The thing that has baseball folks riled up about Michael Pineda isn’t that he was trying to cheat. Everybody does that.
It’s that he wasn’t trying hard enough.
The Yankees right-hander got nabbed on the mound Wednesday night in Fenway with what looked like an oil slick’s worth of pine tar on the right side of his neck. He left the ump no choice. It had to qualify as the grossest violation ever of Rule 8.02(b), which says, “The pitcher shall not … have on his person, or in his possession, any foreign substance.”
Everyone in baseball knew what the penalty is, too, even before commissioner Bud Selig made it official with a 10-game suspension — if only because it’s one of the most commonly flouted rules in the game.
Usually a pitcher hides a dab behind his belt, or inside a sleeve, or else has the catcher conceal it behind a shin-guard and throw the ball back already prepared. There’s some debate whether you can load a baseball up with enough pine tar to make it dance. But more than a few pitchers, hitters and managers believe that a little isn’t a bad thing at all — especially on a cold night — since everybody benefits when a guy with a first-class fastball has a good enough grip to throw it around the plate. It’s what baseball mean when they talk about the game’s “unwritten rules.”
Pineda’s real sin, then, was not knowing when to stop. There’s no doubt — and plenty of high-def evidence — that he had pine tar on his hands when he dominated the Boston lineup through six strong innings barely two weeks ago. The Red Sox knew it, too, since there was enough grumbling through the first four innings that when Pineda took the mound for the fifth, he’d dutifully washed his hands.
This time, though, Pineda slathered on enough pine tar to scrawl “Suspend me!” with room to spare. It was so obvious that Red Sox manager John Farrell had to call him on it, even though Farrell passed up the chance to have the ump inspect Pineda in that April 10 game.
Afterward, Farrell seemed embarrassed for Pineda — “I think there’s better ways to maybe conceal it,” he said — but there’s more than enough embarrassment to go around.
Why Pineda didn’t try harder is a matter of conjecture. Asked the question “You know it’s illegal, right?” he began his answer “Yeah, but …” then followed up by adding, “I don’t feel the ball and I don’t want to hit anybody.” Pineda also promised it wouldn’t happen again.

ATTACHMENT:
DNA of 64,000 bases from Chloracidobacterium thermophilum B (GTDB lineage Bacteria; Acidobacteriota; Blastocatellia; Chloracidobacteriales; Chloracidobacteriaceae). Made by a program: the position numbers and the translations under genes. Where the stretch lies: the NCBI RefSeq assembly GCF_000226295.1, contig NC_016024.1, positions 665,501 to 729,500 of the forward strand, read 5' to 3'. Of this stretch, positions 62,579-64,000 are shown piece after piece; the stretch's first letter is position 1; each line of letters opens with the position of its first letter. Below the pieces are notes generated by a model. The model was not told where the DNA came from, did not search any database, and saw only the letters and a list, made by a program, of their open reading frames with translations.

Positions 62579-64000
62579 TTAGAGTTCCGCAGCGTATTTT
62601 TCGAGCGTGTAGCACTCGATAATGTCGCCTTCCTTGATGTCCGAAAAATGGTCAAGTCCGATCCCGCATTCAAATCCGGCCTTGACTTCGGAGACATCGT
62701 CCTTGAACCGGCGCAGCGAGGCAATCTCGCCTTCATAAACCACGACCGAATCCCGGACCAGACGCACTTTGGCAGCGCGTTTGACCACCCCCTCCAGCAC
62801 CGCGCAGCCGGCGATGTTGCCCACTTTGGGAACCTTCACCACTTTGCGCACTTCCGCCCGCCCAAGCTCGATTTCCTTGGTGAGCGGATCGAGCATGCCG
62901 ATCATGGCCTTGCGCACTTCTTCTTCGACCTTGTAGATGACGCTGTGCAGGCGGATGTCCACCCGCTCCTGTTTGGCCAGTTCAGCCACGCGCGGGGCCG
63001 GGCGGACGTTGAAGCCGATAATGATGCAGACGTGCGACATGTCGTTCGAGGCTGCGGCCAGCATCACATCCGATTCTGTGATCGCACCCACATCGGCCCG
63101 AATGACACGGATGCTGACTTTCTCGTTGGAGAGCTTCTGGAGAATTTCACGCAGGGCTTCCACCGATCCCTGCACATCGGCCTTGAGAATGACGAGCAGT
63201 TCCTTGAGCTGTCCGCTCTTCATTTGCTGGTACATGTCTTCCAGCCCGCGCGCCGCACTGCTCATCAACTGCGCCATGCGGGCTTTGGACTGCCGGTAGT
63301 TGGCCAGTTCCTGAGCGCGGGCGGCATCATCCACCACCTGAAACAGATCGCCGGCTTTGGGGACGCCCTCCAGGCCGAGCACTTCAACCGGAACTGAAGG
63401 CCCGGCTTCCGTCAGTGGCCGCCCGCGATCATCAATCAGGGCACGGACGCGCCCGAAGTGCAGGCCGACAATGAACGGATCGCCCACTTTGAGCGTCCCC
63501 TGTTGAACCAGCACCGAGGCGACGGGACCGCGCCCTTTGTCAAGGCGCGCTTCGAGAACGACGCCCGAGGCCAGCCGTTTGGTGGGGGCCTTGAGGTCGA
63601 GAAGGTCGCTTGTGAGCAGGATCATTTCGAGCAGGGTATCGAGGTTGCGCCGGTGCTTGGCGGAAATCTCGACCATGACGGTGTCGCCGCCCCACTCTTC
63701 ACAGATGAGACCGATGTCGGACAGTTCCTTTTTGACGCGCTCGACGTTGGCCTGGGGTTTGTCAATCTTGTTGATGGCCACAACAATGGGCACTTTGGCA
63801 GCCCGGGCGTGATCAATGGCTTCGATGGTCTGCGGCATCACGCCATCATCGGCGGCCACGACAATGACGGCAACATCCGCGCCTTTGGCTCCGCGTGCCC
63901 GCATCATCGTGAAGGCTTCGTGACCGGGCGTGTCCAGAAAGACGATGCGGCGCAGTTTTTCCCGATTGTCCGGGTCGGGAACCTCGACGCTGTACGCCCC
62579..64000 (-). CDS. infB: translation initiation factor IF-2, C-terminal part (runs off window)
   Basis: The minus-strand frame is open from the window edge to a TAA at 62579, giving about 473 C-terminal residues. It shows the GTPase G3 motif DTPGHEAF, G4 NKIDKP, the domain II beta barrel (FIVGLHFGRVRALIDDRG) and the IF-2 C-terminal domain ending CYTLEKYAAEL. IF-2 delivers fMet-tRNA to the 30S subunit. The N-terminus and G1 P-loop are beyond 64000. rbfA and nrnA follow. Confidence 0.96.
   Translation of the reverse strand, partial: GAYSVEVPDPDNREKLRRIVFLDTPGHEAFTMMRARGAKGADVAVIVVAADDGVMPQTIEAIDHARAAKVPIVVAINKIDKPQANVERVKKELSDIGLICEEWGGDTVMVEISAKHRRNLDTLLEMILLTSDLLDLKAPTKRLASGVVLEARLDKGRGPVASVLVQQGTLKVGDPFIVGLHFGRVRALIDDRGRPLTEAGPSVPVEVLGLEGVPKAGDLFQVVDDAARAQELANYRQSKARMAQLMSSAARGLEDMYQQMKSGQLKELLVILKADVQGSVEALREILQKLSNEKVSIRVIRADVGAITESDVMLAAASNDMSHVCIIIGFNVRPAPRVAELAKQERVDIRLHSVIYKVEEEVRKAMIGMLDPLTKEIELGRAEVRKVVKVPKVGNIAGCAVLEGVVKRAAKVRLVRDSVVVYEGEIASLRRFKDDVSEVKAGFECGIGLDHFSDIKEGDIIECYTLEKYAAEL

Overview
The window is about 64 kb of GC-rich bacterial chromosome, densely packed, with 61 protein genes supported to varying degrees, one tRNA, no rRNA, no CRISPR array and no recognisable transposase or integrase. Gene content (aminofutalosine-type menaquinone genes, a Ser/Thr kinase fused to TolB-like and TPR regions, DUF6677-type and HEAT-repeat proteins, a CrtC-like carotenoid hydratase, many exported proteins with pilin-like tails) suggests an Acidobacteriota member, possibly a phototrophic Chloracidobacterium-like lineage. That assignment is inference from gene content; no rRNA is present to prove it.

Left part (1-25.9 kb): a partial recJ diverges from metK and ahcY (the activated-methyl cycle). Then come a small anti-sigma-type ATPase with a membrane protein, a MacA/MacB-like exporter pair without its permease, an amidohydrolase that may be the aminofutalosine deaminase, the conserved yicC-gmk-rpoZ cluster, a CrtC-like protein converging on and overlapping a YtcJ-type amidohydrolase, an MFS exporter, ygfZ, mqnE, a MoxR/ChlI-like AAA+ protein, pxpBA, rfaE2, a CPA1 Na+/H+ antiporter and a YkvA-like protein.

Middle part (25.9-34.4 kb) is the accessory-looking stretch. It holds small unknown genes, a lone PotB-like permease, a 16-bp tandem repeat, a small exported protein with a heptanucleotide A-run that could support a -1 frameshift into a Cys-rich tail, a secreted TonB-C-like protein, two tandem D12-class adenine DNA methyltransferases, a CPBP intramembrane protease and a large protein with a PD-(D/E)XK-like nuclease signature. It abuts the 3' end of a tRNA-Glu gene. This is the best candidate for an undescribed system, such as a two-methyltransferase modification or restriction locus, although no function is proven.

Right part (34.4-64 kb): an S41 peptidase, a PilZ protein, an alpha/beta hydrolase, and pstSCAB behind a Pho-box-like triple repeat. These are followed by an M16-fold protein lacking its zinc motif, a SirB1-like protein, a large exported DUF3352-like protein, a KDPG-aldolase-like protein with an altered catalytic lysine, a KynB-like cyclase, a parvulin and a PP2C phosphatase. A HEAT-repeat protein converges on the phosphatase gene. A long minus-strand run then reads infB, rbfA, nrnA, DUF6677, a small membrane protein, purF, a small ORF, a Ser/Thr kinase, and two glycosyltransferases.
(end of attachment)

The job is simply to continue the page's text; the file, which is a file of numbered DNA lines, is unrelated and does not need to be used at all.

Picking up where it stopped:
Oddly enough, that’s probably as close to the truth as we’re likely to get. Pineda is just 25, from the Dominican Republic, and he comes into the season still learning English and freighted with expectations after sitting out the last two because of shoulder surgery. Chances are good he can tick off as many of baseball’s “unwritten rules” as you can, let alone the nuances of any.
Maybe he figured he got away once going 10 mph over the speed limit, so this time he’d try 25 over. Beyond that, as a pal pointed out, if there’s another reason for Pineda’s behavior, trying to figure it out is likely a losing proposition.
Tougher to figure out, though, is the Yankees’ responsibility in this mess. Presumably, someone in the organization explained the problem to Pineda after his first start against the Red Sox, which made manager Joe Girardi’s feigned surprise after this episode less than satisfying.
“It’s something Michael chose to do after the first inning,” Girardi said. “He had a hard time gripping the baseball.”
But that doesn’t explain how Girardi, pitching coach Larry Rothschild, or even catcher Brian McCann, who caught Pineda’s warm-up pitches, let the pitcher stand the mound wearing half a necktie fashioned from goo. Especially considering the already depleted ranks of the team’s starting pitching.
“We as an organization are embarrassed,” general manager Brian Cashman. “He should not have been allowed out of our dugout like that.”
Notice that no one has said Pineda shouldn’t have been using pine tar, only that he should not have been using it so obviously that he got caught. All that did was make it harder for the next pitcher to get away with a dab of pine tar, and spark what will probably be another round of retaliation as managers call for more inspections of pitchers. Like the game isn’t slow enough already.
But that’s the problem with having one set of rules on the books, and another set for how the business is run day to day. Not everyone in the game agrees on what cheating is, but nearly all of them know it when you rub it in their face — or in this case, on your neck.
Jim Litke is a national sports columnist for The Associated Press. Write to him at email@example.com and follow him on Twitter at —https://twitter.com/JimLitke